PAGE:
71% of American Workers are either “not engaged” or “actively disengaged” from their jobs
Staff Appreciation should expand beyond a single day of the year. Appreciation events occur bi-annually, quarterly, and month. and can be organized at any time by any manager in an organization. Organizations today are finding new and creative ways to communicate gratitude and appreciation every day.
Research has found that the number one reason people leave organizations is because of their relationship with their manager or supervisor, specifically their lack of relationship. Gallup wrote in in previous survey findings that
“People leave managers not companies…in the end, turnover is mostly a manager issue”.*
In order to create a healthy relationship among employees and their supervisors, it is crucial that managers take the time to recognize and appreciate the work being done.
This statistic is a clear indication of the impact that staff appreciation has on employee retention and performance. Recognizing employee’s work and appreciating their efforts results in increased productivity. This acknowledgment translates into reduced carelessness, improved employee morale, and an engaging work environment.
Consistent employee recognition will increase their loyalty to the company as it evokes their motivation to perform well. They will feel more compelled to complete work accurately, timely, and thoroughly if they knew their efforts will be recognized and if they feel personally accountable to their organization.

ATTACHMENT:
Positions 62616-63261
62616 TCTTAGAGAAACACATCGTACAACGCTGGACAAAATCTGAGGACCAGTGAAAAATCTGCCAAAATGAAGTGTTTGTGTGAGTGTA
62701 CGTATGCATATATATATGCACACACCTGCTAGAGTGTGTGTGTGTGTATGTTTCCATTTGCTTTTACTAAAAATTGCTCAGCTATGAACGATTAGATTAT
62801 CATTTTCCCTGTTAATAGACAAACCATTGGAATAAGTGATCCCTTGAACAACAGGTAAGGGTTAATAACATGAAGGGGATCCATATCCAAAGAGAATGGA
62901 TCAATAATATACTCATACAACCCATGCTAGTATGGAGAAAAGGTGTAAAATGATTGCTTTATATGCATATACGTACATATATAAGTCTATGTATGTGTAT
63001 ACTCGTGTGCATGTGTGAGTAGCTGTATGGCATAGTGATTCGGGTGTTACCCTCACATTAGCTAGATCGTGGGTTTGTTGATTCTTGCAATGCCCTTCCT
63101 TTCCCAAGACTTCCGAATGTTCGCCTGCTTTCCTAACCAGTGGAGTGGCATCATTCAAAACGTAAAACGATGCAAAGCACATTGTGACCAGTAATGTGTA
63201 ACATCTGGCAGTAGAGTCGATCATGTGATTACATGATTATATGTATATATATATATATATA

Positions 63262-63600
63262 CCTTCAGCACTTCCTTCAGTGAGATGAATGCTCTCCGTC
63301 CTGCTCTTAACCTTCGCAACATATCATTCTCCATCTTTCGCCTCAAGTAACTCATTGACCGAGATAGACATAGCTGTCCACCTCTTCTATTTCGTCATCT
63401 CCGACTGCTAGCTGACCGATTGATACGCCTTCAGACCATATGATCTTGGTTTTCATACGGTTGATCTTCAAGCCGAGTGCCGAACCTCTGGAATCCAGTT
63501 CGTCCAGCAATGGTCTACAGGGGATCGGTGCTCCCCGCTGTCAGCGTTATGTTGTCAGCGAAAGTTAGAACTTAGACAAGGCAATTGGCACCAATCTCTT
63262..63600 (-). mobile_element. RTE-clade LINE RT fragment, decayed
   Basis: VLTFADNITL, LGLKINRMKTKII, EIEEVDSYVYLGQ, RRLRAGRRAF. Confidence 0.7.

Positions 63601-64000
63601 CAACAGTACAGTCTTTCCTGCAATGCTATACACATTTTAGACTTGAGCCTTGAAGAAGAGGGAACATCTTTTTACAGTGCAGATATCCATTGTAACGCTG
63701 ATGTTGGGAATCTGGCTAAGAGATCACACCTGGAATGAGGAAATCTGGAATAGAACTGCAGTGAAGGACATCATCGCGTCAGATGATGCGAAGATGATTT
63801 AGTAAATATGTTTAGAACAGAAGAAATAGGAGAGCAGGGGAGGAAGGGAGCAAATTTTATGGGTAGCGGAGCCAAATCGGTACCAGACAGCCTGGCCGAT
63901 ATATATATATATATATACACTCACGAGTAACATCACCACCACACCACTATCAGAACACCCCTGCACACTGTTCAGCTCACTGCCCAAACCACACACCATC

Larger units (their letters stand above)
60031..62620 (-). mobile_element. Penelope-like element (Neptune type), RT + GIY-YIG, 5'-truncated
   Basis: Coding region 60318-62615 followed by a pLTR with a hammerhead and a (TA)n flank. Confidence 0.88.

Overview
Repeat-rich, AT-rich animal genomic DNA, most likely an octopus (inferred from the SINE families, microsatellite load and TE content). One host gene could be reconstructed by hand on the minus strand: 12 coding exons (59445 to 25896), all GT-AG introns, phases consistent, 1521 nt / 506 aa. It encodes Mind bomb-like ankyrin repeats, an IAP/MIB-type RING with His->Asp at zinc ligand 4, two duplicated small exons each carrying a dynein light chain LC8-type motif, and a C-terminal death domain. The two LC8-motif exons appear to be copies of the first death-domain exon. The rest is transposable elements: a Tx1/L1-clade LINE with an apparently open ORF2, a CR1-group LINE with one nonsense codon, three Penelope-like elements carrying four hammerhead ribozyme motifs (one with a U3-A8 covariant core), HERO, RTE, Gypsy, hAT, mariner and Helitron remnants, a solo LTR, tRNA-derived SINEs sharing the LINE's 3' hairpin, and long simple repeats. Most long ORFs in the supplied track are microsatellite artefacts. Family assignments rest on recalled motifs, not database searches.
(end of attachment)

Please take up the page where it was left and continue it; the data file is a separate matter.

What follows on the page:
Not only will employees produce better quality work for organization, but they will also attract more external, qualified applicants. The more desirable the work environment, the more qualified applicants it will attract.
In short, affirming your employees’ value now will help you retain them in the future.
What is the Bottom Line? Staff Appreciation Day – or any type of staff appreciation – is an essential part of keeping employees engaged and motivated. However, it does not work in a vacuum. Appreciation and acknowledgment of your employees’ work is an enduring commitment. Creating a “culture of gratitude,” must be an integral part of manager and executive communication.